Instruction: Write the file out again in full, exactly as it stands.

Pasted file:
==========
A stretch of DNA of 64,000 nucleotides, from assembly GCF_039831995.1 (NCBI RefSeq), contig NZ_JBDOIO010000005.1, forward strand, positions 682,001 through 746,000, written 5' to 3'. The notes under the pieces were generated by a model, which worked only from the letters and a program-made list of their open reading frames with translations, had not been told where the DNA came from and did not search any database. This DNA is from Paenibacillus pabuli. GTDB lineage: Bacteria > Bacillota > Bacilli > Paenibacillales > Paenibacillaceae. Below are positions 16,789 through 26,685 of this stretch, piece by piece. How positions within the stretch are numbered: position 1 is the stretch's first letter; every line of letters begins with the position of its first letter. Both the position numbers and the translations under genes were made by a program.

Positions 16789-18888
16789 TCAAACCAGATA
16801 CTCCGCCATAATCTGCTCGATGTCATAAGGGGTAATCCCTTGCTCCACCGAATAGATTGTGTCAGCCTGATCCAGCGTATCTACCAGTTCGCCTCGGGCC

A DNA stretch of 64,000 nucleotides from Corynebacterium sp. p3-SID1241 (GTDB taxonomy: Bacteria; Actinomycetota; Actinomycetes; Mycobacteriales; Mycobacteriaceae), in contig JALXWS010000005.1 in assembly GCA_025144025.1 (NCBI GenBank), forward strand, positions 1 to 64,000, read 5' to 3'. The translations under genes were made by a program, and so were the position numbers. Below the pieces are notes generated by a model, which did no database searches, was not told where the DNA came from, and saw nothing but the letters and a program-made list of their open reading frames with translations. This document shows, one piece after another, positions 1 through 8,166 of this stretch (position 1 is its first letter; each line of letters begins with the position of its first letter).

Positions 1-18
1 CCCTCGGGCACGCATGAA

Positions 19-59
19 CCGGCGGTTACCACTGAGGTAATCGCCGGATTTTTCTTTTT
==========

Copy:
A stretch of DNA of 64,000 nucleotides, from assembly GCF_039831995.1 (NCBI RefSeq), contig NZ_JBDOIO010000005.1, forward strand, positions 682,001 through 746,000, written 5' to 3'. The notes under the pieces were generated by a model, which worked only from the letters and a program-made list of their open reading frames with translations, had not been told where the DNA came from and did not search any database. This DNA is from Paenibacillus pabuli. GTDB lineage: Bacteria > Bacillota > Bacilli > Paenibacillales > Paenibacillaceae. Below are positions 16,789 through 26,685 of this stretch, piece by piece. How positions within the stretch are numbered: position 1 is the stretch's first letter; every line of letters begins with the position of its first letter. Both the position numbers and the translations under genes were made by a program.

Positions 16789-18888
16789 TCAAACCAGATA
16801 CTCCGCCATAATCTGCTCGATGTCATAAGGGGTAATCCCTTGCTCCACCGAATAGATTGTGTCAGCCTGATCCAGCGTATCTACCAGTTCGCCTCGGGCC

A DNA stretch of 64,000 nucleotides from Corynebacterium sp. p3-SID1241 (GTDB taxonomy: Bacteria; Actinomycetota; Actinomycetes; Mycobacteriales; Mycobacteriaceae), in contig JALXWS010000005.1 in assembly GCA_025144025.1 (NCBI GenBank), forward strand, positions 1 to 64,000, read 5' to 3'. The translations under genes were made by a program, and so were the position numbers. Below the pieces are notes generated by a model, which did no database searches, was not told where the DNA came from, and saw nothing but the letters and a program-made list of their open reading frames with translations. This document shows, one piece after another, positions 1 through 8,166 of this stretch (position 1 is its first letter; each line of letters begins with the position of its first letter).

Positions 1-18
1 CCCTCGGGCACGCATGAA

Positions 19-59
19 CCGGCGGTTACCACTGAGGTAATCGCCGGATTTTTCTTTTT